Oh look, Miss Chef is home!  Time for me to enjoy another rare evening with her.  Hope you all are heading into the new year with warm hearts and happy minds.  Thanks for sticking around for another year in Flartopia!

Sunday, December 18, 2011

Change of Scenery

My last two vacation days--hoarded carefully after that big splurge on our Big Trip this summer--are dedicated to time with family.  I'm visiting my parents at their home on Jekyll Island.  No white Christmases here.  In fact, the bradford pear trees are acting like it's barely October!



We've got other exciting events, besides the impending holidays.  Rosie is with me, and today this old dog learned some new tricks.  Today was Rosie's first trip to the beach.

First she had to learn about water that moves.

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Yes, that was Rosie's very first encounter with the ocean.  As you can see, she was a bit nervous about it at first, but not skittish at all.  As we walked along for the first while, she preferred to head upland to the dunes for sniffing.



After she'd had some time to get used to the idea, she had no problem heading to the water's edge--but only if there were something worthwhile there, like intriguing shells or skittering sanderlings.  Otherwise, the dry sand was her preferred environment. You'd never know she's got lab in her!

Regardless, you know I had to stop and snap a few photos of Rosie's first beachwalk.










Then, of course, I got distracted by the beach itself.

Did you notice Rosie's tail?

There are tons of dead trees waiting to become driftwood...



...shadows and sand...



...and some surprisingly sensuous curves!



I love the equilibrium of the branches and exposed roots of this tree.






There's a very different environment back from the beach, one of live oaks draped with Spanish moss.  It's much more pleasant at 60 degrees than at 90 degrees and 98% gnat swarms.




Unfortunately for you, it's difficult to capture the effects of the light coming through the moss-draped limbs.  It's much less glare-y in person  All these are straight-out-of-camera, since I'm on my folks' computer; if I have time when I get home I might try to adjust the contrast.










And then just before we turned down the street into my parents' neighborhood, a bonus shot!



We are in a butterfly migration zone (betcha didn't know there was such a thing, did you?  Except Rebecca, of course.)  Normally you can see tons of butterflies coming through in March and November.  This seems very late to be seeing so many.  Climate change?  Anyway, I don't know what kind of butterfly this is, but I can tell you it's sitting on a lantana flower.

Hope you all are enjoying a calm, stress-free weekend before the holidays wash over us.

Saturday, December 10, 2011

Random Rambling

I have no pictures today, and I'm not sure what I've got to offer in the way of words.  Pardon me for the lack of theme, but I'm truly using this as a journal this week!

So what's been going on in Flartopia? Hmmm...

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I did some holiday baking last weekend--snickerdoodles and chocolate cherry kisses (cherry-infused shortbread cookies with a chocolate kiss in the middle).  Since we certainly don't need three or four dozen cookies in a house with two people (and a snack-stealing dog), I brought them in to the office as a Christmas gift for everyone.  They were definitely appreciated!  And there were even a few left to take home to Miss Chef.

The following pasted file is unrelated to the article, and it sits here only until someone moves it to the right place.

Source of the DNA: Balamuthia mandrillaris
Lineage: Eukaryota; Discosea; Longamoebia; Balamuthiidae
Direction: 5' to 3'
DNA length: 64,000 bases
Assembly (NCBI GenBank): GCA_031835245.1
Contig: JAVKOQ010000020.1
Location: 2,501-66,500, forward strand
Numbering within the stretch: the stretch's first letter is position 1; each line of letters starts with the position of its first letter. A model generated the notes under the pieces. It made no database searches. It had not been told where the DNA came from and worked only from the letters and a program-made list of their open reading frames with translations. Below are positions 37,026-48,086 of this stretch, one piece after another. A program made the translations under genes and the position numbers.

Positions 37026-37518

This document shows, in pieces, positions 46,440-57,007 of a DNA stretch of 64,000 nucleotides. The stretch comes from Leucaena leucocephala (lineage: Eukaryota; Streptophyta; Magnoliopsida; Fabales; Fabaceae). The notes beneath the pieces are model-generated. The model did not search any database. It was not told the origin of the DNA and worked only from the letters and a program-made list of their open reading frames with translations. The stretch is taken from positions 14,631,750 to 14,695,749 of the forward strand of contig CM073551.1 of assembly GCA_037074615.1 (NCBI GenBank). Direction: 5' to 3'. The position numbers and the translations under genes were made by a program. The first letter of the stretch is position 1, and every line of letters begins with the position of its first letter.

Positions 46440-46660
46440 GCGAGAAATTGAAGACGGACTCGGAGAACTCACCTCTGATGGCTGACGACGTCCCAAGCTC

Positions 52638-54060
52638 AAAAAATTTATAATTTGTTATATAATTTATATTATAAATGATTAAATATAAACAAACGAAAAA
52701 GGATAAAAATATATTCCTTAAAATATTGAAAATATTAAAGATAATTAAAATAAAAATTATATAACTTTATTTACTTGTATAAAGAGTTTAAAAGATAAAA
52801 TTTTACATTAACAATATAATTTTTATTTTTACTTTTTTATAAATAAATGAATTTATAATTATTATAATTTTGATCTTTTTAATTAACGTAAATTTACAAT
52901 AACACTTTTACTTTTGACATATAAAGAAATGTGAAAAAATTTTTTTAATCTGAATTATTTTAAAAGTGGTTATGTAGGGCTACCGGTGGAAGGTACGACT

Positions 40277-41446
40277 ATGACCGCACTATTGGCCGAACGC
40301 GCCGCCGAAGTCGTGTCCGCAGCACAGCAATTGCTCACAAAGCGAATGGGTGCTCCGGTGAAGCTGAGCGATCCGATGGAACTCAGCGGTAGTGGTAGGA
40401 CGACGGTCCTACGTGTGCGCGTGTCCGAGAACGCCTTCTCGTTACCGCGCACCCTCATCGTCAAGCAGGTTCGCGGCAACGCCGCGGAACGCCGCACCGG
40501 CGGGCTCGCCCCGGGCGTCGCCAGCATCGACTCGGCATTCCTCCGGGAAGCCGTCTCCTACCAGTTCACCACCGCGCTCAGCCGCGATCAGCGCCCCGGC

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There are two positions opening up in our small ~30 person office, so half the office seems to be applying for one or the other.  While this kind of change-up is always stressful for me, I've found it rather entertaining to watch the heads-together whispered conversations in the corners of our cubicle farm.  And yes, I've been participating in some of them myself.  Hey, why should I miss out on all the fun!

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Tuesday morning Miss Chef called me at work in a state of nervousness over Rosie.  Miss Chef had gone to the gym, and on her return found Rosie limping rather severely.  She could tell the dog had been up on the guest room bed, so we suppose she jumped down in a panic when Miss Chef came in, somehow landing wrong.  Miss Chef wrapped the joint (rear knee), but had to leave for work.  She's never really lived with a dog before, so she wasn't sure how bad an injury this might be or how to handle it.

To make a long story short, Rosie is fine.  After talking to our vet, and having a neighbor check on her, I came home to find her not limping at all, except for the first few steps after her potty squat.  She's not a terribly active dog anyway, so I just avoided her usual walks until Friday, to let her rest.  Today she seems sound as ever.  The vet even called back the next day to check on her--how awesome is that?

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The other half of the story is that on the previous day, Rosie had eaten two boxes of Kraft mac 'n' cheese!  I had bought six of them to send to my brother's family in London--we had taken some over during our visit in June, and the kids snarfed them up in about two days.  Anyway, I had foolishly left these gifts in a box at dog level, and Rosie took full advantage.